Andy Bates

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Andy Bates is an interactive artist, designer, researcher and PhD candidate in the Urban Informatics group within the QUT Design Lab. Andy is currently employed as an associate lecturer across both Interaction Design and Visual Communication disciplines in the QUT School of Design. In this role he is both lecturing in Advanced Web Design and Design Thinking, as well as developing new course content for upcoming design units and a series of interaction design resources to aid undergraduate student in implementing design/design research methods in their projects.

Andy has extensive teaching experience, having been employed as a sessional academic (tutor) since 2014 and has tutored in areas that include: branding, web design, interface design, user experience design, design thinking, data visualisation, embodied media, tangible media and visual communication theory. It is through his background in visual design and further studies in interaction design that Andy has established a reputation as an adaptive, versatile and approachable educator that is well suited to working across disciplines.

Beyond being a keen educator, Andy’s creative practice sits within the field of interactive art, which is an interest that emerged and evolved during his undergraduate studies in tangible and embodied interactive media. Andy has presented two collaborative artworks at the 2013 and 2014 Ars Electronica Festival in Linz, Austria. This festival is arguably the premiere event for media art at an international level and beyond this, Andy has also presented work at various local, national and international events and festivals.

Andy’s research career began with an honours degree where he was investigating the notion of exclusive experience in interactive art, which can be understood as an experience that is transient to a single moment in time, perceived by a single individual, with the research seeking to unpack whether these experiences held more value for those individuals experiencing them. While his initial research interests were focussed on qualities of individual experience in interactive art, Andy has extended his research to focus on broader, ecological factors in interactive art through his PhD research.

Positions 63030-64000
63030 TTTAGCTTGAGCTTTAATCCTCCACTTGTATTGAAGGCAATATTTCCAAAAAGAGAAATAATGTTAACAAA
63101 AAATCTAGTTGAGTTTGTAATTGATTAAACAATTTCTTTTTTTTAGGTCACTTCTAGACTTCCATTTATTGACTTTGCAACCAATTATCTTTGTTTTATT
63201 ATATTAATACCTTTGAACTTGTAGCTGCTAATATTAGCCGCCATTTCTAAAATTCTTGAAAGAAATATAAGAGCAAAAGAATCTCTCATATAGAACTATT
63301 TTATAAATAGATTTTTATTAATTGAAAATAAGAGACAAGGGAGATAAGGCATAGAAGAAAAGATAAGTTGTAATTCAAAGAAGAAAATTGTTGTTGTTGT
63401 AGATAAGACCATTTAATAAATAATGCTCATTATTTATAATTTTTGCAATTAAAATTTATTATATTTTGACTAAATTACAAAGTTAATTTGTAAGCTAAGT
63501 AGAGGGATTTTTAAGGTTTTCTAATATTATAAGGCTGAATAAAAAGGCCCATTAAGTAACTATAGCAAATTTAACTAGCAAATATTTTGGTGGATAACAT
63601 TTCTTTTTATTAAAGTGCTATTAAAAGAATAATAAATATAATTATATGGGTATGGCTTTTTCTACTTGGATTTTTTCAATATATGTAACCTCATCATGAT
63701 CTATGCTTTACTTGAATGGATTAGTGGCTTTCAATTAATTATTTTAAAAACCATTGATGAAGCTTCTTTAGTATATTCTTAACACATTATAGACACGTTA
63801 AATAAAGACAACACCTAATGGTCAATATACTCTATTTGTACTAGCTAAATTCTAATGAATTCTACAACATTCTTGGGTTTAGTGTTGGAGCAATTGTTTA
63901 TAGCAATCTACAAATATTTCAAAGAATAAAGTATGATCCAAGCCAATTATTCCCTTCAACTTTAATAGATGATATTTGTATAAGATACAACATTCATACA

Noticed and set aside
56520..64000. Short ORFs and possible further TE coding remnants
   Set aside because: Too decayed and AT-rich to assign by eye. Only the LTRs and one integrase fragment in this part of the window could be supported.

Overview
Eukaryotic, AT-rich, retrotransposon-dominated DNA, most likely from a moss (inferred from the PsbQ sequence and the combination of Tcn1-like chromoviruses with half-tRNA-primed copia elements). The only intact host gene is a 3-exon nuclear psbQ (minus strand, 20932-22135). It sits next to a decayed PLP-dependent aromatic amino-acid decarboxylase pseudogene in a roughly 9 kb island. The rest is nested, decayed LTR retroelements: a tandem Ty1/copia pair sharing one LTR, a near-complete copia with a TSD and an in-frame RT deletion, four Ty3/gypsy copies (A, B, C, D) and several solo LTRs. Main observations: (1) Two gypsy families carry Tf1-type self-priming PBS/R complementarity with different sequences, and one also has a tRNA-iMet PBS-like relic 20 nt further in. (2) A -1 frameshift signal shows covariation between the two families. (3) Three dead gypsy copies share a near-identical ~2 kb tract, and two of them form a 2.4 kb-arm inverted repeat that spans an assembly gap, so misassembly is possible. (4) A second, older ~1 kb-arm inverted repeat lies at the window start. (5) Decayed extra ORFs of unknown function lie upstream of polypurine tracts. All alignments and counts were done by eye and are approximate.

PhD Research: (Re)connecting With Nature: making sense of biophilic design approaches in interactive art environments

Andy’s PhD focuses on the phenomena of biophilia, and particularly on how interactive artworks might facilitate biophilic experiences, which can be understood as experiences that evoke a deeply felt sense of connectedness to life – plants, animals and other human beings. The study involves the application of biophilic design principles, which have been adapted from architectural studies to interactive art, as well as the creation and evaluation of an interactive artwork that has been designed using these biophilic design principles. While this research initially began as a study focused on ways to inspire new ways designing interactive artworks that connect us to nature, it has evolved into a project that holds great significance as experiencing biophilia is evidenced to promote both wellbeing in humans as well as having positive impacts on how people perceive and treat natural environments – which is quite relevant to the current discourse around climate change and the Anthropocene.

Research areas:

  • Interactive art environments
  • Biophilia and biophilic design
  • Biophilic interactions
  • Practice-based research
  • Grounded theory methods